How do I get access to my program in the APP?

  • You will be sent details on how to create and log into your program via email.

How do I register?

  • To register, simply click on the following link and select the Sports Performance S&C Program membership option and set up your account.
  • CLICK HERE to join

How do I get access to the gym?

  • As a member, you are able to receive a FOB which gives you access to the gym between opening hours. The FOB can be arranged with the Vida team for a $20 refundable deposit.

What is the cost of the program?

  • $44 per week billed fortnightly
  • Speak to us about a 6 month or yearly price if you prefer

How is the payment made?

  • The program will be billed fortnightly via direct debit through your membership account. Please speak with the Vida team if you would like to pay for the program upfront for a year.

What if I need help understanding my program?

  • If you are unsure about any part of your program or technical support, please feel free to speak to a Vida Fitness team member in the gym. Otherwise, email coach Dan and he will come back to you.
100 Words Mate to Mate & Vida Partnership

100 Words Mate to Mate & Vida Partnership

Did you know the biggest killer of men aged between 16 and 44 is…… themselves!

Each day 7 men in Australia take their own lives and another 82 men call an ambulance due to suicidal thoughts or attempts. We are sure you are all as shocked as us when we first heard these stats, and to be honest, it shocks us every time we have heard it since.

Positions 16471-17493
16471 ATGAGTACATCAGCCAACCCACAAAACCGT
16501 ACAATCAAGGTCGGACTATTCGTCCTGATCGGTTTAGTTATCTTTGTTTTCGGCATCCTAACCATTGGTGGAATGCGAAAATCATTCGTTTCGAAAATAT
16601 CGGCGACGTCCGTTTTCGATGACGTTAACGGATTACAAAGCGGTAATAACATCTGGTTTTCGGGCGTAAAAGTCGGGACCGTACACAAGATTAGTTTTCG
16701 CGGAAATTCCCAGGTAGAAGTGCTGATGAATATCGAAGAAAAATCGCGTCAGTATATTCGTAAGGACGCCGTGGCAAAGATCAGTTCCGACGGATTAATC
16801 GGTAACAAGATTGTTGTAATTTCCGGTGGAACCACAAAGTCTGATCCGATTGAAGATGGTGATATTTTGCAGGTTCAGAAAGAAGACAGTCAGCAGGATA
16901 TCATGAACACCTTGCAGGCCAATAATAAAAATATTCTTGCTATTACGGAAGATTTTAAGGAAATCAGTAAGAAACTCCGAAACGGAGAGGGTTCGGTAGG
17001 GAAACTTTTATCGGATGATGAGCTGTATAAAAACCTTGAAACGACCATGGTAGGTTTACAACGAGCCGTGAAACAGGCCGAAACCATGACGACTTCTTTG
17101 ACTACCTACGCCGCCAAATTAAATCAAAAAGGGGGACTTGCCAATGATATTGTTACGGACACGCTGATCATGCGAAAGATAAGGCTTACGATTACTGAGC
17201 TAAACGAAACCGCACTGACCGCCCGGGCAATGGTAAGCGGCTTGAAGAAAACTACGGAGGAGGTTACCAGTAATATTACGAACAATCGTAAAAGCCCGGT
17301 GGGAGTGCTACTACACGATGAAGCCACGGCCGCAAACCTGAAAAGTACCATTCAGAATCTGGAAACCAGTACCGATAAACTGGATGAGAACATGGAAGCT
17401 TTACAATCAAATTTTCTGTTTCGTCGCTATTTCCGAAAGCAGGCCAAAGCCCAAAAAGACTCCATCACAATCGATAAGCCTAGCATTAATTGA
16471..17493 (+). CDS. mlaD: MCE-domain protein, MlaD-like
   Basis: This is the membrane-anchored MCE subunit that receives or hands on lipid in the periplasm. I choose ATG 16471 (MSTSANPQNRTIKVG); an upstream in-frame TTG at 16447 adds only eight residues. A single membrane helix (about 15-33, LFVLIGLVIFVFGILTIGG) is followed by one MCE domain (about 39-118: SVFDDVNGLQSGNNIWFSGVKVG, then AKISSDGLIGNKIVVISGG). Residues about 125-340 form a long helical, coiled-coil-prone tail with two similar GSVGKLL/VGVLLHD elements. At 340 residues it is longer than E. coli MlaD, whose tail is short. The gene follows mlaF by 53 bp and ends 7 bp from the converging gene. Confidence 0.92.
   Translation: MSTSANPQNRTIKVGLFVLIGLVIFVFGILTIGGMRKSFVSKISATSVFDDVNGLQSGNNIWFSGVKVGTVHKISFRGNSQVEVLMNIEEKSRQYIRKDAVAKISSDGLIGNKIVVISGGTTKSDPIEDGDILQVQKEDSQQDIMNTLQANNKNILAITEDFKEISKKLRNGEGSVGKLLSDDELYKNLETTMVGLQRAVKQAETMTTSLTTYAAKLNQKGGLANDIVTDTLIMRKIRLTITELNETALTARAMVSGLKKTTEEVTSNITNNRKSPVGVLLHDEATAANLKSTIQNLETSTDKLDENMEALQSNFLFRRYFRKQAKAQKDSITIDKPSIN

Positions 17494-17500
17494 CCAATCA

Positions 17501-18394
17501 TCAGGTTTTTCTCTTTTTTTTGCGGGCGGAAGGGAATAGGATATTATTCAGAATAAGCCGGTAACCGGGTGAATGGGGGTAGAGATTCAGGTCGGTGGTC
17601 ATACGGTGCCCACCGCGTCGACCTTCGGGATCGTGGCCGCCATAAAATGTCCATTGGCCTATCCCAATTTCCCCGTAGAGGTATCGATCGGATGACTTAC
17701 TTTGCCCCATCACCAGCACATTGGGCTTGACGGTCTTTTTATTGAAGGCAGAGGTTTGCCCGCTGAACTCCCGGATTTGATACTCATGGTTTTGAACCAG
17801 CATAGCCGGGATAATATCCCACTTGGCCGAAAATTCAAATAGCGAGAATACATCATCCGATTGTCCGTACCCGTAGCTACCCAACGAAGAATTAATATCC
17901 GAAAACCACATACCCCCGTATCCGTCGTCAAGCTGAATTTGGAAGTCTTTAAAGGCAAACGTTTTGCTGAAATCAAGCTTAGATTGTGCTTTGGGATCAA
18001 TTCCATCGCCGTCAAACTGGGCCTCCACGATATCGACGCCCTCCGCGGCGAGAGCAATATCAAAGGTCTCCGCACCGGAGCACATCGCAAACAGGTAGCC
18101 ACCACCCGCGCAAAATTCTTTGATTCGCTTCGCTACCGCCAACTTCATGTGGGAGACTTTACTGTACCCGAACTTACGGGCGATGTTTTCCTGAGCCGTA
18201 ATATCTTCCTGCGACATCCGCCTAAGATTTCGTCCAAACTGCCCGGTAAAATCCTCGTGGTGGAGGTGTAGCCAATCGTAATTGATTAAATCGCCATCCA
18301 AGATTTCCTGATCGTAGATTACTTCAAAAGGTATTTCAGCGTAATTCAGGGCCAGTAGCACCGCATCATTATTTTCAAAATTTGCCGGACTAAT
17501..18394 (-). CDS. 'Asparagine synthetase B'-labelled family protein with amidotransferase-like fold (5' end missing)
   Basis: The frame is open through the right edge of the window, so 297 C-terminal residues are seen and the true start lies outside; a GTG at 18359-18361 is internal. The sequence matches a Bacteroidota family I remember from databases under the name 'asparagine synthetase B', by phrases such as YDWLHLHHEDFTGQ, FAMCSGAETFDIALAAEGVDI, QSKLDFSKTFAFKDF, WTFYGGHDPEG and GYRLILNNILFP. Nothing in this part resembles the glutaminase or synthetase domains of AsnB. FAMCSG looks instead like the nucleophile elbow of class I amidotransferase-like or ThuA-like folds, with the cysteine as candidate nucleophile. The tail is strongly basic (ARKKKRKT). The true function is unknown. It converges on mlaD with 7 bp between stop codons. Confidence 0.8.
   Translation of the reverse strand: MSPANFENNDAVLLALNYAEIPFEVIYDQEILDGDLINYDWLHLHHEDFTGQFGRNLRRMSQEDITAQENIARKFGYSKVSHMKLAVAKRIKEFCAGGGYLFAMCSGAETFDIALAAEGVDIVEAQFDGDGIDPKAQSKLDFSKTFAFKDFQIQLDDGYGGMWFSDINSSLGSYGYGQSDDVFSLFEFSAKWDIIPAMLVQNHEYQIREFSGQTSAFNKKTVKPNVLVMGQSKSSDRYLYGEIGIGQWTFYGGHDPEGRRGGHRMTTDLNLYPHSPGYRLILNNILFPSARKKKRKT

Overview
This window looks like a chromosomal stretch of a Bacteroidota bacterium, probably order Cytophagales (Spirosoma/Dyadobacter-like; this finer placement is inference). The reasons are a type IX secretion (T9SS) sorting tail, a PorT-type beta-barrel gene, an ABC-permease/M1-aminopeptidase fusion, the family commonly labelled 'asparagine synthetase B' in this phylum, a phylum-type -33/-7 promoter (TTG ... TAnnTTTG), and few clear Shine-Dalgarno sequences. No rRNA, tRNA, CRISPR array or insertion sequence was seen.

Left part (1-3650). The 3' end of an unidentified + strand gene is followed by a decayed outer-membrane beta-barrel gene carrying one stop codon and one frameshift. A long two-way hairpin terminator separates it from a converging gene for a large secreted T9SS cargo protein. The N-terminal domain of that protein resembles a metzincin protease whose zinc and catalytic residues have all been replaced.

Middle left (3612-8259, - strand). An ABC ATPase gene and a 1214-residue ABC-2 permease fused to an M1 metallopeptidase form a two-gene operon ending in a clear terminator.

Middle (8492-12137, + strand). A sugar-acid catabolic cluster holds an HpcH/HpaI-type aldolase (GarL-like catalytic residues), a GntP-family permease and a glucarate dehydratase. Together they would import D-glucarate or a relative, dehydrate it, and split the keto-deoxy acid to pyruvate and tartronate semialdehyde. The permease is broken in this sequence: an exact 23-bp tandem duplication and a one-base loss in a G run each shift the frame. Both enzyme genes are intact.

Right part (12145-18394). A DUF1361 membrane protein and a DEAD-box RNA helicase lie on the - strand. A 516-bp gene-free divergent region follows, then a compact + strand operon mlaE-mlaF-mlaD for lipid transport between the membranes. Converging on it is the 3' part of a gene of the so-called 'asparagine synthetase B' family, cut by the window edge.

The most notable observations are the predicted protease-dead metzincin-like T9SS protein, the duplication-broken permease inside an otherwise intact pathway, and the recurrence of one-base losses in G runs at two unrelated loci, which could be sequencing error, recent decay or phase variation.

Vida is excited to announce our partnership with 100 Words Mate to Mate, as we look to help make a difference through awareness, connection, and education. Mental health has or will touch someone close to us all!

100 Words mate to mate’s vision is to create a national network of active local communities to improve men’s mental health and reduce male suicides. The mission is to create happier generations of men through real conversations and connections to local communities.

We aim to support 100 Words Mate to Mate to bring about the following outcomes:

  • Stronger Connections: We want males to get beyond the superficial discussions with each other and be open and honest about their mental health.
  • Reducing stigma: We want all parts of the community talking about suicide and mental health. Taking action to maintain good mental health and reduce judgment of those struggling.
  • Encouraging help-giving: We want more men to be confident and capable of checking in on those mates whom are experiencing emotional distress.
  • Encouraging help-seeking: We want people experiencing emotional distress to have a way to seek help from the people around them as early as possible.
  • Education: We want to create learning opportunities to build awareness of mental health issues, triggers, and tools to support those around them.

OUR VISION FOR THE PARTNERSHIP

The Vida Vision for the partnership is to encourage guys to connect more with their mates, dads, brothers…all the good blokes in their lives! Tennis, sport, physical health, and fitness will be our vehicle for community connection, awareness creation, and education for men’s mental health. We want to promote long term sustainable community connection opportunities to create happier generations and prevent suicide.

Tennis, Fitness & Footy, for us, are the vehicles to connect our community and create sustainable programs.

HOW WILL WE FACILITATE CONNECTION?

To launch the partnership we will be hosting an event at the Veneto Club in Bulleen which will include tennis, fitness, footy, and sporting opportunities for the men in our community. Our aim will be for the men in our community to bring a mate along for the evening.